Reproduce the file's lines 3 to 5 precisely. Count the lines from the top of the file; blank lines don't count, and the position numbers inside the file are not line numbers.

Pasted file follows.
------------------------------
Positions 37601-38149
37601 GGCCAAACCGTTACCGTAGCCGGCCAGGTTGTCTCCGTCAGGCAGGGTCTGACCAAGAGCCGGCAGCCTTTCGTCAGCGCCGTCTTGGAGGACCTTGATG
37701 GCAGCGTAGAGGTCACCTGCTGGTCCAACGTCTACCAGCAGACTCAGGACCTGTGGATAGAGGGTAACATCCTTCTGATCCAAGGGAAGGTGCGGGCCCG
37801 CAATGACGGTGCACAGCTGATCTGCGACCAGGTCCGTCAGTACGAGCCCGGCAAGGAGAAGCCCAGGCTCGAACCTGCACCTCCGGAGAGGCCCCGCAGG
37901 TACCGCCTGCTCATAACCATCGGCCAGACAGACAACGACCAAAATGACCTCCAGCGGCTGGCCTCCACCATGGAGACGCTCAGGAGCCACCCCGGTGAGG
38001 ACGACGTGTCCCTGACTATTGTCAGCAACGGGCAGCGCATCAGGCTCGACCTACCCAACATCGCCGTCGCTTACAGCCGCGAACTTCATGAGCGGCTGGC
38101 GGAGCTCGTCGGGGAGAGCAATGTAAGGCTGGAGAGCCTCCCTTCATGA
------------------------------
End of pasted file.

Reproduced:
37701 GCAGCGTAGAGGTCACCTGCTGGTCCAACGTCTACCAGCAGACTCAGGACCTGTGGATAGAGGGTAACATCCTTCTGATCCAAGGGAAGGTGCGGGCCCG
37801 CAATGACGGTGCACAGCTGATCTGCGACCAGGTCCGTCAGTACGAGCCCGGCAAGGAGAAGCCCAGGCTCGAACCTGCACCTCCGGAGAGGCCCCGCAGG
37901 TACCGCCTGCTCATAACCATCGGCCAGACAGACAACGACCAAAATGACCTCCAGCGGCTGGCCTCCACCATGGAGACGCTCAGGAGCCACCCCGGTGAGG